The feedstock, at 220, and preferably at a temperature of about 180°F, first passes through a heat exchanger 222 hereinafter described and is further heated in countercurrent carbon absorber 224 to produce a charge stock at 226 which is pressurized by pump 228 for feed into the reactor 10. This reactor is similar in nature to the heretofore described reactor 10. It has a lower grid plate 12 and an intermediate grid plate 14 for the purpose of separating the separate lower bed 16 and the upper bed 18 each of which contains particulate material which will be maintained in a fluidized or disperse phase by the upflowing gaseous material.
The residual oil feed 226 is introduced through a distributor or sparger 22 into the lower bed 16. Air at 56 saturated with water at 66 passes upwardly through the lower bed 16 and will react with the oil to form a gaseous mixture that provides the fluidizing force, the upward velocity of these vapors and gases being such that the lower bed appears to have a solids level 28 located somewhat below the intermediate grid plate 14.
The vapors and gases from bed 12 continue upwardly through the intermediate grid plate 14 and fluidize the second or upper bed 18 which has an apparent solids level at 30. The resulting gases and vapors are removed at 32, cooled by heat exchange at 230 and 232. The net gases and vapors at 234 are then passed through the carbon absorber 224 countercurrent to the inflowing oil at 220 for further cooling and collection of carbon fines in the oil. The saturated vapors 236 from carbon absorber 224 are further cooled in heat exchanger 222 thereby heating the incoming oil. The vapors and gases are then further cooled in exchanger 240 by water and then pass into water collector 242 from which water is drawn off at 244. The substantially solids free gases and vapors 246, now at about ambient temperature go to the commerical sulfur removal step 44 which oxidizes the H2 S to sulfur and water. The sulfur compound such as H2 S is removed at 46 as sulfur and becomes a valuable by-product. COS, if present, is removed in a separate unit. The sulfur removal unit will also tend to separate out fines which may have passed the carbon absorber 224.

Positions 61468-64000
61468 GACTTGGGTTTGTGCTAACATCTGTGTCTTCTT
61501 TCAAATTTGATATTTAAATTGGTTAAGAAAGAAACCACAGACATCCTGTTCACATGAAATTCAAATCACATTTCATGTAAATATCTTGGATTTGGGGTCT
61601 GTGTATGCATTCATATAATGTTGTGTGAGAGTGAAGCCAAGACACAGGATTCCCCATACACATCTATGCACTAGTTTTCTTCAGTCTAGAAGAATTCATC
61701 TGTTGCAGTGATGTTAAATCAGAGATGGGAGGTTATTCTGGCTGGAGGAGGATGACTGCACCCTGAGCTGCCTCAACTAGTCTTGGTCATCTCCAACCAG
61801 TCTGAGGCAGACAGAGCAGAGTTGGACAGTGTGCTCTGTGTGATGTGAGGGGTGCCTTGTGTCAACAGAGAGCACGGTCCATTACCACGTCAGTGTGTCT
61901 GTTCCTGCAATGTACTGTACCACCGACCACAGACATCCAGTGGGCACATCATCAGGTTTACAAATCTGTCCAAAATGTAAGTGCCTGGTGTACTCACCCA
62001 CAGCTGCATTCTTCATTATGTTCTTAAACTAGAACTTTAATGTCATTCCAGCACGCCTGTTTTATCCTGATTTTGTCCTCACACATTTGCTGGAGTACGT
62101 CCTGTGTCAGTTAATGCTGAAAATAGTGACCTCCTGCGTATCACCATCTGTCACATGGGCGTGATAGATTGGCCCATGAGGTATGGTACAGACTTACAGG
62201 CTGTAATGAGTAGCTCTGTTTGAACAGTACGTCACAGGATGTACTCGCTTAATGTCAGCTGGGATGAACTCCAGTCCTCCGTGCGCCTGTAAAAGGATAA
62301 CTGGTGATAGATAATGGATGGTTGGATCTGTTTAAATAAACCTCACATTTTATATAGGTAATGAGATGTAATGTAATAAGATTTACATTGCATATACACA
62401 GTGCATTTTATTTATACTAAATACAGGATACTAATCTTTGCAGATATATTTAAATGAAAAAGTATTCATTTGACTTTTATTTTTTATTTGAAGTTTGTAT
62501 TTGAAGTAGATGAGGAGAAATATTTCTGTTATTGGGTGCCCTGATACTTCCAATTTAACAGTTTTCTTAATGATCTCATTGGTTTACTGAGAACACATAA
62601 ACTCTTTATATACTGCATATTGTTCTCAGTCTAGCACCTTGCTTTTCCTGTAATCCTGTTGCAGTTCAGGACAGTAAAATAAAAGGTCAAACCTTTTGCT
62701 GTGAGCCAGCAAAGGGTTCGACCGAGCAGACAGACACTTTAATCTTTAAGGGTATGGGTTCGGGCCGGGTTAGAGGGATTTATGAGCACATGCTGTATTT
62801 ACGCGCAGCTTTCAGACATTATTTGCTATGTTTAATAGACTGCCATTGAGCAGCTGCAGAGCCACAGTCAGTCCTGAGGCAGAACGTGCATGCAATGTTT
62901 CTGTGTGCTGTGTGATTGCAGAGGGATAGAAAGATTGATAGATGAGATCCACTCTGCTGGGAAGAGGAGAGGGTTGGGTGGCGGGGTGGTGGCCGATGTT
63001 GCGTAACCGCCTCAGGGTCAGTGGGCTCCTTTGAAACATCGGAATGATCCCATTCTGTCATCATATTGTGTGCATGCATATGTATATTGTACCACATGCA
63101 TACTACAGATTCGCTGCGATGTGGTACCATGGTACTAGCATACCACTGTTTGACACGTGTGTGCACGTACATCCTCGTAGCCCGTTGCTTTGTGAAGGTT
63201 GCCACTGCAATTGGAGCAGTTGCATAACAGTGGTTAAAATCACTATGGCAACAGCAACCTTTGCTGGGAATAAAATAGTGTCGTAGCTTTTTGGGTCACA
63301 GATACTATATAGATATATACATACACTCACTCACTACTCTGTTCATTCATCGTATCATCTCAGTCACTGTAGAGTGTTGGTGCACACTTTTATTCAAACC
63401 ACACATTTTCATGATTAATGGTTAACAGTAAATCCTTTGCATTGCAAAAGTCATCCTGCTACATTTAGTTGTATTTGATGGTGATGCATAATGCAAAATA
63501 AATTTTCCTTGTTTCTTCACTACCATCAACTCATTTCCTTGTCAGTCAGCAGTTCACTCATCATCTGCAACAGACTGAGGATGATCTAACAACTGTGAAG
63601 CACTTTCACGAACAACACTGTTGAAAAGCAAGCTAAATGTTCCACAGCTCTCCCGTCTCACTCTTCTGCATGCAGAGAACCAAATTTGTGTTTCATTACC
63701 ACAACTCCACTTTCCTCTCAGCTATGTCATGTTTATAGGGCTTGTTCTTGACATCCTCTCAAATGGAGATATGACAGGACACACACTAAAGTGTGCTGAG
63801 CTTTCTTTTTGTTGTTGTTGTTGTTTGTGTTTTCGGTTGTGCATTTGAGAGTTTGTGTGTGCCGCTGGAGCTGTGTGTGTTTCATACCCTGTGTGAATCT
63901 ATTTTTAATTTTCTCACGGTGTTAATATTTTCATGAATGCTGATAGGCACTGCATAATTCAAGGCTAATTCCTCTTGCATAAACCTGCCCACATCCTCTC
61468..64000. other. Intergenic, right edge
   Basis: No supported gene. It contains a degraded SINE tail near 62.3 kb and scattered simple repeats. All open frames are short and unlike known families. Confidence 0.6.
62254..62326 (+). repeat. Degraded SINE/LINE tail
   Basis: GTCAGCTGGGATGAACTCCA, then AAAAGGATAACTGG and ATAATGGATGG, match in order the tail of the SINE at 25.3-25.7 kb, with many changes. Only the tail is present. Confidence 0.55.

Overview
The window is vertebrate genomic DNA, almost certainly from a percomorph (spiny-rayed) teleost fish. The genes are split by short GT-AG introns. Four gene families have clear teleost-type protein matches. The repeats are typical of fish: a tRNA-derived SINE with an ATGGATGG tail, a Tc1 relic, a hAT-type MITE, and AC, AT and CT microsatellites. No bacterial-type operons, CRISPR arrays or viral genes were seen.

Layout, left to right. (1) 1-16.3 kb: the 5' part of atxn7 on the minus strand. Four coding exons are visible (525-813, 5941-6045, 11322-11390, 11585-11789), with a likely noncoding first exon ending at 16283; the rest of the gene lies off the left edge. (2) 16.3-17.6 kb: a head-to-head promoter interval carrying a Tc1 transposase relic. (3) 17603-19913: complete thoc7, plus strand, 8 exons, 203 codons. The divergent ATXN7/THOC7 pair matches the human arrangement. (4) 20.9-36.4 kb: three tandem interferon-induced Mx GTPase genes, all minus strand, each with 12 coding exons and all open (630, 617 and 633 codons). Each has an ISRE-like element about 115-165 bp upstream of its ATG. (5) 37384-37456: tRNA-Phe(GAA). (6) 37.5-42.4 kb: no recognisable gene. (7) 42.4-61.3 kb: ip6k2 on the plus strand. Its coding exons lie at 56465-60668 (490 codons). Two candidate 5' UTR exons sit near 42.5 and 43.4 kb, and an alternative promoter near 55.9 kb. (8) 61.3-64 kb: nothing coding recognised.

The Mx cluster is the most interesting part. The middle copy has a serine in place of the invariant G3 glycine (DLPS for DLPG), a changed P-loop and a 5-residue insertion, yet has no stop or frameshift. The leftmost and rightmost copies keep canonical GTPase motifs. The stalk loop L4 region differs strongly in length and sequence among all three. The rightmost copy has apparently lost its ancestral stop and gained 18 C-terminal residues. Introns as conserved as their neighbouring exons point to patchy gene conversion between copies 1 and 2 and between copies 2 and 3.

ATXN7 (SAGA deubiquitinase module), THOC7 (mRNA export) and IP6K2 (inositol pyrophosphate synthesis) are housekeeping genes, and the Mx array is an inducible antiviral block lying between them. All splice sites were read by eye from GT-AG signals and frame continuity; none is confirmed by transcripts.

The product gas 50, containing less than 50 ppm H2 S and having been treated several times for solids removal is now reheated in heat exchanger 250 in the upper bed 18, to a temperature of approximately 950°F, thereby effectively serving to cool the upper bed, and in turn, also trapping out the ultra-fine particles of carbon therein and increasing their concentration in bed 18. As previously noted, a portion of the upper bed 18 can be slowly dropped downwardly through the valve 82 to the lower bed 16 so that carbon plus inert solids can be recycled in this manner. Makeup of particulates is controlled from hopper 84 and the lower bed particulates are removed to hopper 86.
In a system of this type, it is desirable to take full advantage of the energy in the low BTU gas line 50 by passing it through a hot gas expander 252 not only to reduce the outlet pressure to a range of about 5 to about 20 psig but also to drive air compressor 254 on air feed line 56 and raise the operating pressure in the reactor to about 200-400 psig.
While we have shown and described preferred forms of embodiment of the invention, we are aware that modifications can be made within the scope and spirit of the disclosure and of the claims appended hereinafter. As an example, heat exchange to conserve heat is important to the invention but inter-exchange can be varied to accomplish the most advantageous results. In one case, the upper bed 18 is cooled to make steam. It is also possible, however, to cool the bed with the effluent gas from the sulfur removal unit and make steam from the effluent gas 50.
|Cited Patent||Filing date||Publication date||Applicant||Title|
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|Citing Patent||Filing date||Publication date||Applicant||Title|
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|US4475931 *||Oct 14, 1980||Oct 9, 1984||Coal Industry (Patents) Limited||Gas cleaning|
|US4636300 *||Sep 13, 1985||Jan 13, 1987||Ruhrkohle Aktiengesellschaft||Integrated gas-phase hydrogenation process using heat recovered from sump-phase hydrogenation for temperature regulation|
|US4696735 *||Oct 21, 1985||Sep 29, 1987||Ruhrkohle Aktiengesellschaft||Method and apparatus for multiphase coal hydrogenation reactors with exothermal heat of reaction having gas cooling in sump-phase reactors|
|U.S. Classification||48/215, 48/127.1, 95/214, 208/161, 48/197.00R|
|International Classification||F02C3/20, C01B3/32, C10G9/00|
|Cooperative Classification||C10G47/00, C10G47/30, F05D2200/262, Y02T50/671, F02C3/205, F02C3/20|
|European Classification||F02C3/20F, F02C3/20|
|Oct 17, 1983||AS||Assignment|
Owner name: HRI, INC., 1313 DOLLEY MADISON BLVD, MC LEANN, VA.
Free format text: ASSIGNMENT OF ASSIGNORS INTEREST.;ASSIGNOR:HYDROCARBON RESEARCH, INC.;REEL/FRAME:004180/0621
Effective date: 19830331